Elven Legacy Reviewed
6:00 AM | Cord Kruse | 1 comment
Out of Eight recently posted a new review of the PC version of Elven Legacy, a turn-based strategy title set in a fantasy world. The game more than 100 units, five heroes, five playable factions, multiplayer combat, multiple game endings, and a game editor for players who want to create their own missions. Out of Eight gave the game a score of 6 out of 8.
From the review.
Elven Legacy shows how to make a hex-based game look good (counter-example). The game features bright and colorful graphics that look great close up and far away. The environments are great and filled with details like trees, mountains, and towns. Only rarely do the hex-based layouts become obvious: Elven Legacy does a great job blending this mechanic naturally into the map. The high level of quality extends to the units, which look great at any angle. The well-over-100 units have detailed models and textures and they are easily identified thanks to using a single large representative unit for squads when viewed from a distant perspective. Elven Legacy adds full-screen anti-aliasing for an even-better visual experience. In terms of sound design, Elven Legacy delivers a solid package: appropriate if sporadic battle effects, fine background music, and voice acting that is certainly better than some other Russian imports. The background music is enjoyable, rounding out a solid-but-not-impressive sound package. Elven Legacy is a game that sheds the stigma associated with the “hex-based” moniker, though, as the game looks fantastic.Virtual Programming recently announced it would be bringing the game to Mac users sometime this year. To read the review and more about the game click over to the links below.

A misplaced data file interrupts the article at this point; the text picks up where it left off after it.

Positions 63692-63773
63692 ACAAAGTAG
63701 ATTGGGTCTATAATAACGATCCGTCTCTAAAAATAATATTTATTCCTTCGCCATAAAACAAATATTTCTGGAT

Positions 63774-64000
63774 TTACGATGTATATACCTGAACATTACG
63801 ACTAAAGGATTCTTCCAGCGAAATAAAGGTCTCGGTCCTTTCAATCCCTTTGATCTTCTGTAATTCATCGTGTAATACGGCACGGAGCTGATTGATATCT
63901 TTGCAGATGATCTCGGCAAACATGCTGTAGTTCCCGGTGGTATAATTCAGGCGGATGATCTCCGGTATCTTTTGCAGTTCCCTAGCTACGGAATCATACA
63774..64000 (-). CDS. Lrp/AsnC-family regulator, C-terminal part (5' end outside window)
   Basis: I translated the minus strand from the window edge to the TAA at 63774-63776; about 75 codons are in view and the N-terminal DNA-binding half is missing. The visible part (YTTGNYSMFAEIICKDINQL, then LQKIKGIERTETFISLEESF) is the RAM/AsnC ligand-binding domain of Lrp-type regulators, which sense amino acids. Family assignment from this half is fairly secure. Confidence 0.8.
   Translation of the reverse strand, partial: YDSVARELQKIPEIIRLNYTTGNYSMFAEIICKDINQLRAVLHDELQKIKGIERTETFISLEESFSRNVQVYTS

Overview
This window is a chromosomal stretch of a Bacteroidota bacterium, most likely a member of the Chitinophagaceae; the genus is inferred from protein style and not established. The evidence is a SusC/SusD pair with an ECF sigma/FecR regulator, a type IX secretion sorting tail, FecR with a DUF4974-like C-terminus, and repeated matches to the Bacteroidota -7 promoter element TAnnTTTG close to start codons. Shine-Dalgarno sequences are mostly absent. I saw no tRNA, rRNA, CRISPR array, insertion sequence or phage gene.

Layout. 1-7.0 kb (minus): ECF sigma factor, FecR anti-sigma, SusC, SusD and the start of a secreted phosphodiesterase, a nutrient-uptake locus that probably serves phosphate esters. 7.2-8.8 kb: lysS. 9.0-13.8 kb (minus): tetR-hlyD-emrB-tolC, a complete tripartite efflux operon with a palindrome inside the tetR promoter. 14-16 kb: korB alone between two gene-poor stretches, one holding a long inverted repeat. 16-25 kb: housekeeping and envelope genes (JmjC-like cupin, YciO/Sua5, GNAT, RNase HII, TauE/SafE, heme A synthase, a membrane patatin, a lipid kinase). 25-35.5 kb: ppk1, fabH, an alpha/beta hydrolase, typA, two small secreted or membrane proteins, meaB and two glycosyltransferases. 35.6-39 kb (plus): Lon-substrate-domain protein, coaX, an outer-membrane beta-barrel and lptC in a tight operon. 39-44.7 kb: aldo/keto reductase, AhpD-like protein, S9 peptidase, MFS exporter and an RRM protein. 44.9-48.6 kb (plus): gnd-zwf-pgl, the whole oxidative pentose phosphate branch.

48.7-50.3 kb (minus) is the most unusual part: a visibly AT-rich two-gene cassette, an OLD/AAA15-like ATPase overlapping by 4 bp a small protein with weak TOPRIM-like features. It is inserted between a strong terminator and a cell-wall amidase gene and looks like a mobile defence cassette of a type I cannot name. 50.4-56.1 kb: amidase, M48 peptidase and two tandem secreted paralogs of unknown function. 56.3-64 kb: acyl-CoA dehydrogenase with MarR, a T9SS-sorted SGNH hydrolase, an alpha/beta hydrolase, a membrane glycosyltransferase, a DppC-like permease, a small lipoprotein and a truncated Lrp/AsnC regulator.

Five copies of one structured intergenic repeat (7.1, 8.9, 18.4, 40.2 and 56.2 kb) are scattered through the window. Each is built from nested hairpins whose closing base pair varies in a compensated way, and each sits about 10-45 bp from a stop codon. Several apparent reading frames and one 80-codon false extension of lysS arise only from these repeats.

The five races in the game (elves, humans, orcs, dwarves, and new elves) each have the same basic assortment of units: heavy and light cavalry, heavy and light infantry, scouts, archers, war machines, air fighters, air bombers, and heroes (both ranger and mage varieties). Each of these units have appropriate strengths and weaknesses, but the setting doesn’t really provide for exotic, original units, so the combat in Elven Legacy is a typical affair. About the only remarkable aspect to the tactical game is placing ranged units behind front-line skirmishers: they will automatically attack enemy units, making a fragile unit that is protected much more deadly. But the game mechanics are streamlined and well-done as a whole, and Elven Legacy is certainly more approachable than most hex-based wargames. Elven Legacy focuses on low, fixed population caps: most scenarios only give you around seven units total. Purchased units, then, are more for replacement than as a compliment to existing units. The fact that units can be partially or fully healed by sitting still for a turn makes changing your starting roster even less of a probability. Making things more interesting is offering unit upgrades (such as peasants to scouts to rangers to elite rangers, reminiscent of Mount&Blade) and new abilities or spells through experience. The abilities are noteworthy, as you can tailor a unit for a specific role (defense) or terrain (mountainous) and then totally pwn the enemy. Your AI opponents usually have very scripted positions to increase the difficulty; they can occasionally exhibit some advanced moves, but the next turn they will send a low-level unit towards your powerful hero and meet instant death.
Virtual Programming (add to watch list)
Out Of Eight: Elven Legacy Review
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